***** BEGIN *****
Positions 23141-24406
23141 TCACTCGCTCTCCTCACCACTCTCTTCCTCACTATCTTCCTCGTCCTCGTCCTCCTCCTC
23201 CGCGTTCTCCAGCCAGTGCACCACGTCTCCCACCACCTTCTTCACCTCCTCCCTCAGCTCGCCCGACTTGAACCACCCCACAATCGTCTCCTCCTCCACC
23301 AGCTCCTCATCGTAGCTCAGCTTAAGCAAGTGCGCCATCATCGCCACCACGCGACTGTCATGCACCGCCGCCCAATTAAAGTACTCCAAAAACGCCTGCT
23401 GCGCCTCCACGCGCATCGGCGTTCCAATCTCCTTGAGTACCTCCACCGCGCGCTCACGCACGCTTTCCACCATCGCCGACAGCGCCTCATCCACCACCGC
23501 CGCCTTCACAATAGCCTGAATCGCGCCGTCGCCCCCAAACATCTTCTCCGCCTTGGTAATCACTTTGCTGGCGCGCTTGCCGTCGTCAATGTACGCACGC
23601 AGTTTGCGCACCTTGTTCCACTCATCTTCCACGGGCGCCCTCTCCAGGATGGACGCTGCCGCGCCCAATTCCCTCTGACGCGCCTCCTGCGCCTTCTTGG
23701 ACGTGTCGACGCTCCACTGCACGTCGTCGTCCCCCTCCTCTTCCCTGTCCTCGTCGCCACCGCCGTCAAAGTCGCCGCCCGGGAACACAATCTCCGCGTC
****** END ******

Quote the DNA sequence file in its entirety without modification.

Positions 23141-24406
23141 TCACTCGCTCTCCTCACCACTCTCTTCCTCACTATCTTCCTCGTCCTCGTCCTCCTCCTC
23201 CGCGTTCTCCAGCCAGTGCACCACGTCTCCCACCACCTTCTTCACCTCCTCCCTCAGCTCGCCCGACTTGAACCACCCCACAATCGTCTCCTCCTCCACC
23301 AGCTCCTCATCGTAGCTCAGCTTAAGCAAGTGCGCCATCATCGCCACCACGCGACTGTCATGCACCGCCGCCCAATTAAAGTACTCCAAAAACGCCTGCT
23401 GCGCCTCCACGCGCATCGGCGTTCCAATCTCCTTGAGTACCTCCACCGCGCGCTCACGCACGCTTTCCACCATCGCCGACAGCGCCTCATCCACCACCGC
23501 CGCCTTCACAATAGCCTGAATCGCGCCGTCGCCCCCAAACATCTTCTCCGCCTTGGTAATCACTTTGCTGGCGCGCTTGCCGTCGTCAATGTACGCACGC
23601 AGTTTGCGCACCTTGTTCCACTCATCTTCCACGGGCGCCCTCTCCAGGATGGACGCTGCCGCGCCCAATTCCCTCTGACGCGCCTCCTGCGCCTTCTTGG
23701 ACGTGTCGACGCTCCACTGCACGTCGTCGTCCCCCTCCTCTTCCCTGTCCTCGTCGCCACCGCCGTCAAAGTCGCCGCCCGGGAACACAATCTCCGCGTC